When we first applied the stain, we might have both panicked a little. It was dark! Really, really dark! At first, it seemed that it was leaning much more solid than semi-solid. I told Scott, this looks like we’re painting them brown! Needless to say, we picked up a few tricks really quickly, and now we couldn’t be more happy with the results. Here’s what we did:

  • We mixed the stain thoroughly and several times throughout the process
  • Scott used a paint tray and roller to apply a good base layer of stain
  • I followed quickly behind with a 3″ paint brush, working the stain into the grooves and cutting in under the lip
  • When I felt that the grooves were filled in nicely, I swiped my brush over the surface to further spread the stain and give it a more natural look
  • It was a hot day, and the stain was quick to dry. Because of this, we worked very, very fast!


After an hour, the stain soaked into the planters even more, and it was very forgiving overall. The few problem areas I was fretting over were a non-issue! Below, you can see that we painted the stain about 6″ down inside the planters as well. Although it was a little extra work, we knew it would irk us for years if we could see the exposed pressure treated wood above the dirt line! Worth it.


The next day, we pulled all the planters into place so they lined our backyard. The color of the stain is rich, and it still allows for the wood grain to shine through. It’s exactly what we hoped for:


Finally, we could attach our bench to the planter boxes! The trickiest part was getting the two boxes level with each other, but Scott worked his magic.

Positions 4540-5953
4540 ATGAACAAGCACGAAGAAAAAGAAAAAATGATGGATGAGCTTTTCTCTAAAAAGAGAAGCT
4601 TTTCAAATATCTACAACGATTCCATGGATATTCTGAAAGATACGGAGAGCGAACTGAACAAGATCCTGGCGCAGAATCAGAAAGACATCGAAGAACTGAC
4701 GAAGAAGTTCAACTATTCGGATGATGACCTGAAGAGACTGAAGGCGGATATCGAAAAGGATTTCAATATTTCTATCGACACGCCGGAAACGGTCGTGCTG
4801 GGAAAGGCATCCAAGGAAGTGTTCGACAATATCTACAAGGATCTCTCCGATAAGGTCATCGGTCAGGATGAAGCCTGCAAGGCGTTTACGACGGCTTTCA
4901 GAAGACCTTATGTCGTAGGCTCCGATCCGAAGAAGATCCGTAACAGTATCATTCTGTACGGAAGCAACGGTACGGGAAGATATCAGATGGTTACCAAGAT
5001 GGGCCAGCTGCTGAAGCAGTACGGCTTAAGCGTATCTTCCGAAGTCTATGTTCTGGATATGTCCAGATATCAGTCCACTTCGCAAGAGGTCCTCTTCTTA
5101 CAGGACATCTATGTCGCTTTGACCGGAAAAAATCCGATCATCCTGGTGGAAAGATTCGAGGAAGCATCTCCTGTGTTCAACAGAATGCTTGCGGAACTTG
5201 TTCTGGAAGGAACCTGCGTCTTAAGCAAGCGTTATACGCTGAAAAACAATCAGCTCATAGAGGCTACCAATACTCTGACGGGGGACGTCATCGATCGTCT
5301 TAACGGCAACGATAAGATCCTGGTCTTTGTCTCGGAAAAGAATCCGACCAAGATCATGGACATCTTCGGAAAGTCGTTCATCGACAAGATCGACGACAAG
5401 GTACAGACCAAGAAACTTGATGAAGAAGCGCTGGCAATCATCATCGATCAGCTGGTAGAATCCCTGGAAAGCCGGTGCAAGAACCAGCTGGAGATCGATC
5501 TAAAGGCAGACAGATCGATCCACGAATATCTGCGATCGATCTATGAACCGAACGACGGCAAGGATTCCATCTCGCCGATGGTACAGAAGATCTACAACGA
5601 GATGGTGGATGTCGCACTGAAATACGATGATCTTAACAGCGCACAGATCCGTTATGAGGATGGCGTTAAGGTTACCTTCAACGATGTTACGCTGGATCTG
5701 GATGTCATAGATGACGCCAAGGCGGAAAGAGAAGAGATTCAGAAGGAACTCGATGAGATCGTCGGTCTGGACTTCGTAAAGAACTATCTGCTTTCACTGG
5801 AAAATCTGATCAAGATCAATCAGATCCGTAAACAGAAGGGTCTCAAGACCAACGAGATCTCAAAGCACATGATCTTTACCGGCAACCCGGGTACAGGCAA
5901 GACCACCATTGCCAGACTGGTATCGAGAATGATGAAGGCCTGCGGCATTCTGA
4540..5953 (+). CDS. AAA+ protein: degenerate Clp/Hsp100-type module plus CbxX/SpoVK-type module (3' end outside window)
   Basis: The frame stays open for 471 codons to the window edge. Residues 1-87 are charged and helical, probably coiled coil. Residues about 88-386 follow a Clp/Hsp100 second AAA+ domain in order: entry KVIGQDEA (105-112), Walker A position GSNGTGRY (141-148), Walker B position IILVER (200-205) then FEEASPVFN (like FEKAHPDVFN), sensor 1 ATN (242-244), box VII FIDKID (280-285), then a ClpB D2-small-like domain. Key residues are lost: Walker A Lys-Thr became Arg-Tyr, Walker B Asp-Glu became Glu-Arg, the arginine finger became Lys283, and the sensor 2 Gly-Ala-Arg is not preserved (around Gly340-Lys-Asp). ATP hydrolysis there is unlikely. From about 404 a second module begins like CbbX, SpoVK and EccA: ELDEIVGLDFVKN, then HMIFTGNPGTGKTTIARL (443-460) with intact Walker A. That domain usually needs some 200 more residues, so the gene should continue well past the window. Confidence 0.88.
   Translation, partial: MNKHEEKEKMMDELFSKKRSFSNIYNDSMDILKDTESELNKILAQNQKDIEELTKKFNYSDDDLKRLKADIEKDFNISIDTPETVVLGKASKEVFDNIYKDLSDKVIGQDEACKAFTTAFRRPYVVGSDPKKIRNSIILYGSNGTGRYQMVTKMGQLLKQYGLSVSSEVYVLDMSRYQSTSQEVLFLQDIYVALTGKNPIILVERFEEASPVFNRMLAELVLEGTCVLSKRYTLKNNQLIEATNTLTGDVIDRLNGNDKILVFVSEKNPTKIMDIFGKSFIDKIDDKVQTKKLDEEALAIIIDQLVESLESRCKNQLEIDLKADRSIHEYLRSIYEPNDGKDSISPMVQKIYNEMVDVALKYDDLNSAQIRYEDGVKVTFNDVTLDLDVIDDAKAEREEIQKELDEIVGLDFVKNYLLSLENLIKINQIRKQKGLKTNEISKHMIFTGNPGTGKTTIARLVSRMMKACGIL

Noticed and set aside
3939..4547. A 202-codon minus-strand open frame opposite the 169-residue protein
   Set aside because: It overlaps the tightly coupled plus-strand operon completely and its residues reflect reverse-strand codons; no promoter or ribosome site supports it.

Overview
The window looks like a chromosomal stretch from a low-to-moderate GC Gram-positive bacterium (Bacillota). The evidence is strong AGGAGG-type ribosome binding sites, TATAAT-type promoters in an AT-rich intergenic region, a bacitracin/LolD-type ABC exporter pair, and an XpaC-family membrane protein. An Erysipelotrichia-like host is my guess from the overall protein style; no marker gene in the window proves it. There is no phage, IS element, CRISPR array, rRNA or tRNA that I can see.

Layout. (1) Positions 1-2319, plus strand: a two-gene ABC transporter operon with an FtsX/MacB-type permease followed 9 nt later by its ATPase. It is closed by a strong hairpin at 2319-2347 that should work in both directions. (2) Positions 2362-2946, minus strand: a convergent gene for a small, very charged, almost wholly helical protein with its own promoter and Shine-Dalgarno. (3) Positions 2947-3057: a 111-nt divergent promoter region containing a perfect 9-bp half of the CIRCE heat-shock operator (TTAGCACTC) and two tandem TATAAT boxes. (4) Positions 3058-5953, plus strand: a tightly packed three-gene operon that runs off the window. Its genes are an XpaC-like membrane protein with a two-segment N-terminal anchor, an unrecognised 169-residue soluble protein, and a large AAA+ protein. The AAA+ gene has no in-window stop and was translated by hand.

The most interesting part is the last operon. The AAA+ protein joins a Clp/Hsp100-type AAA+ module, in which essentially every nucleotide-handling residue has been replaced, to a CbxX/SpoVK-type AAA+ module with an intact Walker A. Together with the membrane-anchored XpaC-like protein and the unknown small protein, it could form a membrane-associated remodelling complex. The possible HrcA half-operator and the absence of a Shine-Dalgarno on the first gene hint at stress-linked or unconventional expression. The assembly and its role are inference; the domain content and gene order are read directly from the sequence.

We added a scrap of wood on each box to give our bench something to sit on, and then we laid our finished bench on top of that. The front panel of the bench hangs over the ladder support by 2 inches, which hides these supports completely:


We pushed the boxes together until the bench was nice and secure, and we used more coated deck screws to go through each box and into the ladder support. It was raining, but we were excited! DIY waits for no one. (Well, unless you’re trying to stain outside, you know?)


The front panel of the bench aligns with the second planter panel from the top, and the overhanging top board mimics the lip of the boxes! To give the bench a little extra height and make it extra cozy, we added this 3″ box cushion covered in Sunbrella fabric.


The cushion stays secured through two small eye hooks in the back:


It’s been a little more than a week since everything has been stained, and it’s rained almost every day since. We’re happy to report that the rain beads up and rolls right off! Of course time will tell, but we only used half a gallon of stain for 37-feet of planter boxes; let’s just say that we have all the touch up stain we’ll ever need.


As we progress in the backyard, we get more excited for the projects still on the list! According to my inbox, summer is winding down (back to school and fall sales, anyone?), but I feel like we’re just hitting our stride in our outdoor space. The fireplace is getting her facelift very soon, and we can’t wait to dig in on a big table!


But first? Dirt. Plants! We’ve learned so much about both. Over the weekend, we had a massive gravel delivery, and whoa, what a difference that makes, too.